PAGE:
Divorce is not easy, and it may take time to recover from one. A prenup or marriage agreement is the best insurance for both parties to avoid anyone being on the losing side. Here are five specific reasons a prenup agreement would prove necessary :
To protect personal assets
If you possess a significant amount of assets, it’s only natural that you’ll want them protected. A prenup agreement allows you to plan for an equitable arrangement by stipulating how much your partner is to inherit and ring-fence what’s not theirs to claim.
The agreement will prevent unnecessary power struggles and provide a way out from contentious arguments if the marriage doesn’t work out.
To address major issues in a family-owned business
Even though it may be unthinkable to consider divorce, you’re strongly advised to discuss and enter a prenup agreement if you run a family business. This allows for an honest and upfront communication over the business ownership while you are still married.
The key reason for entering into a prenup agreement is to clarify what will happen with the business after separation. It will help protect each party’s ownership interests in the business and ultimately secure its continued operation.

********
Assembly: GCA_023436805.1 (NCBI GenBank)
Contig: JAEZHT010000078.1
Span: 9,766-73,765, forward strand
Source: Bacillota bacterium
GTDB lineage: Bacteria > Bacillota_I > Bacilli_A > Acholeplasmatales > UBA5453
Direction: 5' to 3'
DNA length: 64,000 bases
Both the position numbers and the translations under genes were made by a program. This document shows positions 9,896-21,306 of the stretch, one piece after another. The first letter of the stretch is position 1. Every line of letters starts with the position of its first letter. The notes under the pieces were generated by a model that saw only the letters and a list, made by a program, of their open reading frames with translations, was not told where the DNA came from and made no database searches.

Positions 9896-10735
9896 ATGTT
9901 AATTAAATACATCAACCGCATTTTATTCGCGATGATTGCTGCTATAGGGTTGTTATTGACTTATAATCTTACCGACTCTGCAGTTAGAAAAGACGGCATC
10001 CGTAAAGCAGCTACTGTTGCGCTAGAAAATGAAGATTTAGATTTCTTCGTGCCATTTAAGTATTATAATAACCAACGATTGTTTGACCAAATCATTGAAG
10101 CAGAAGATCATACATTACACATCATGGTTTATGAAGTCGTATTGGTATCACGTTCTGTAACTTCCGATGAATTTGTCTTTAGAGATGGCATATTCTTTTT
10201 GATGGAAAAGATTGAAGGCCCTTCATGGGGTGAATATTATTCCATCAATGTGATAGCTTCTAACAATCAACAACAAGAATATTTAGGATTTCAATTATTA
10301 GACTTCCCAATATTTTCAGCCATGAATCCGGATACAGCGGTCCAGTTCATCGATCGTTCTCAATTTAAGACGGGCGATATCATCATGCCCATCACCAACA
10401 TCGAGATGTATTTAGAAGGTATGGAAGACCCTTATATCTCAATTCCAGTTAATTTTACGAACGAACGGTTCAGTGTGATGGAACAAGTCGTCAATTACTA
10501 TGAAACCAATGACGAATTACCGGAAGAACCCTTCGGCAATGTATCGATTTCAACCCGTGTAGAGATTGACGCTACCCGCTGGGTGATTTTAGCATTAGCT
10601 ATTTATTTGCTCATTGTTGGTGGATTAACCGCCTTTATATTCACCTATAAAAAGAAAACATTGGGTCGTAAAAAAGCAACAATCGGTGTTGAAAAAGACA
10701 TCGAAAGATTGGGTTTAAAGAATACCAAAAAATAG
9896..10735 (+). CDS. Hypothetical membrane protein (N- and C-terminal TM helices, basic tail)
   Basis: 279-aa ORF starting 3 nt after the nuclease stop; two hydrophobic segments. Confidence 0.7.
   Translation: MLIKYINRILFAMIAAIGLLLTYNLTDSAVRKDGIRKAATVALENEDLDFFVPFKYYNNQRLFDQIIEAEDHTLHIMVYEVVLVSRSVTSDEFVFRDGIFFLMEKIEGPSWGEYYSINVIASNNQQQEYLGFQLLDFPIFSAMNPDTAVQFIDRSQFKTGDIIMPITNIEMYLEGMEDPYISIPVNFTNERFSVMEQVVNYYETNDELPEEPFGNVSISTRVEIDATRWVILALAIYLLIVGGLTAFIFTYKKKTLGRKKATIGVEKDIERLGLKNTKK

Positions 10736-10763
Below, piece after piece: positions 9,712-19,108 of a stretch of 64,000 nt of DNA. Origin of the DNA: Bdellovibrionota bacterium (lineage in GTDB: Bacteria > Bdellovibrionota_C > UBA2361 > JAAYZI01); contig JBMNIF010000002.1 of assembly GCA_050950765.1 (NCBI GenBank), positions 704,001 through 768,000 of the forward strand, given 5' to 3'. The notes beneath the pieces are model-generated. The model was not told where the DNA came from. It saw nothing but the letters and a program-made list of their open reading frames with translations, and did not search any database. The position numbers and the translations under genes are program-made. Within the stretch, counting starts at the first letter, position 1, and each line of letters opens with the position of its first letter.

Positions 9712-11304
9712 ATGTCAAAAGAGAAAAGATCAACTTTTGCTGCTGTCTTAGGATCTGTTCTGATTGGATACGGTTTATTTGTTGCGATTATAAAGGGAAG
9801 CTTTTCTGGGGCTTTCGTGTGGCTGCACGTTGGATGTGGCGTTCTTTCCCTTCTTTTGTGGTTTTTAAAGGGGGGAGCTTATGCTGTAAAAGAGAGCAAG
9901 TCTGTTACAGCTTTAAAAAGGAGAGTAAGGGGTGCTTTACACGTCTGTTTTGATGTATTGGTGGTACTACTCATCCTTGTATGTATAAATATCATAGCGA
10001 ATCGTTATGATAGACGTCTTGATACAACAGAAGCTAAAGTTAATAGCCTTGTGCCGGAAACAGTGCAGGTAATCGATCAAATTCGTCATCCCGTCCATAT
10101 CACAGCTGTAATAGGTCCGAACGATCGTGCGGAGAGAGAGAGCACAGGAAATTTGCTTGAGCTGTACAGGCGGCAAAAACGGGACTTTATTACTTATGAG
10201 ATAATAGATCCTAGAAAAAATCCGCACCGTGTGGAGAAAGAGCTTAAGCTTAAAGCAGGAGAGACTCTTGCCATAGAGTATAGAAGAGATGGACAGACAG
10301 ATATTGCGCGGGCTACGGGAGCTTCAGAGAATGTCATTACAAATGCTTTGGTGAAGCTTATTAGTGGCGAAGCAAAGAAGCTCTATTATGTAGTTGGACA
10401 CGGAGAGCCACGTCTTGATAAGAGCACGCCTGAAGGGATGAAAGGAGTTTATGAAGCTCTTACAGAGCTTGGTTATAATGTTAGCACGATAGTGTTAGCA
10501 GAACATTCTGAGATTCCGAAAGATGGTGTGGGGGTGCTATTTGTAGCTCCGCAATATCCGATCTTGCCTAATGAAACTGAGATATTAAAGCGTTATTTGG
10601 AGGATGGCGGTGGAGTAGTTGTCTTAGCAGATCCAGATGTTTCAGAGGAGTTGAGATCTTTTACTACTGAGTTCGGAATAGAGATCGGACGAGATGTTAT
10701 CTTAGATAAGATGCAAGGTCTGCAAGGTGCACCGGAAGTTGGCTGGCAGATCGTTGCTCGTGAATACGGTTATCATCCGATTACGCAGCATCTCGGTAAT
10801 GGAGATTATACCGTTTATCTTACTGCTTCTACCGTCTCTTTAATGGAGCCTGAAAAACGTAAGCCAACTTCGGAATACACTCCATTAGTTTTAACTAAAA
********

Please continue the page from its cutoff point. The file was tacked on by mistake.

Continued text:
To deal with any outstanding debts following a divorce
Prenup agreements have long been used to establish what would happen to assets brought into the marriage or acquired during the marriage. However, you can also utilize it to resolve any debt commitments acquired or brought into the marriage.
To protect your financial situation following a separation or divorce
Horror stories about people losing their homes or pension abound in British Columbia. While no one wants to imagine that a marriage can end in a bitter divorce, being on the wrong side of the separation can cost you your financial stability.
Some divorces may compel you into splitting your resources, including your investments and retirement funds. A prenup agreement can shield you from this, as well as the high legal fees incurred in a contentious divorce. It protects your interests to ensure a just settlement.